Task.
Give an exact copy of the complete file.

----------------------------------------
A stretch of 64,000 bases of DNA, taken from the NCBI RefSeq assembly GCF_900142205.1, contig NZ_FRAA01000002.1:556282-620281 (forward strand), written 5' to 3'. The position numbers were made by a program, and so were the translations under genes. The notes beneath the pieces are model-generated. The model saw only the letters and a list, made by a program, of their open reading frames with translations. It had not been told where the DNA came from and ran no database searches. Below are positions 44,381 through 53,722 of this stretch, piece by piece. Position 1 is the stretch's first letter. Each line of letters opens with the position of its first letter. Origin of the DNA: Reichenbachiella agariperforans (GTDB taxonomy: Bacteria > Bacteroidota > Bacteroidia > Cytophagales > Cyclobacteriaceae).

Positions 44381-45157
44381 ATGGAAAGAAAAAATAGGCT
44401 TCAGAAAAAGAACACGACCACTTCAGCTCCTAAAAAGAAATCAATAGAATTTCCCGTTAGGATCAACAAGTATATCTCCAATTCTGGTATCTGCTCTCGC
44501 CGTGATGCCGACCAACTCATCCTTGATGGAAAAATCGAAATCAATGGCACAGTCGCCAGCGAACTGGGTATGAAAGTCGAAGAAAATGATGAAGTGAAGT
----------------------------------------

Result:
A stretch of 64,000 bases of DNA, taken from the NCBI RefSeq assembly GCF_900142205.1, contig NZ_FRAA01000002.1:556282-620281 (forward strand), written 5' to 3'. The position numbers were made by a program, and so were the translations under genes. The notes beneath the pieces are model-generated. The model saw only the letters and a list, made by a program, of their open reading frames with translations. It had not been told where the DNA came from and ran no database searches. Below are positions 44,381 through 53,722 of this stretch, piece by piece. Position 1 is the stretch's first letter. Each line of letters opens with the position of its first letter. Origin of the DNA: Reichenbachiella agariperforans (GTDB taxonomy: Bacteria > Bacteroidota > Bacteroidia > Cytophagales > Cyclobacteriaceae).

Positions 44381-45157
44381 ATGGAAAGAAAAAATAGGCT
44401 TCAGAAAAAGAACACGACCACTTCAGCTCCTAAAAAGAAATCAATAGAATTTCCCGTTAGGATCAACAAGTATATCTCCAATTCTGGTATCTGCTCTCGC
44501 CGTGATGCCGACCAACTCATCCTTGATGGAAAAATCGAAATCAATGGCACAGTCGCCAGCGAACTGGGTATGAAAGTCGAAGAAAATGATGAAGTGAAGT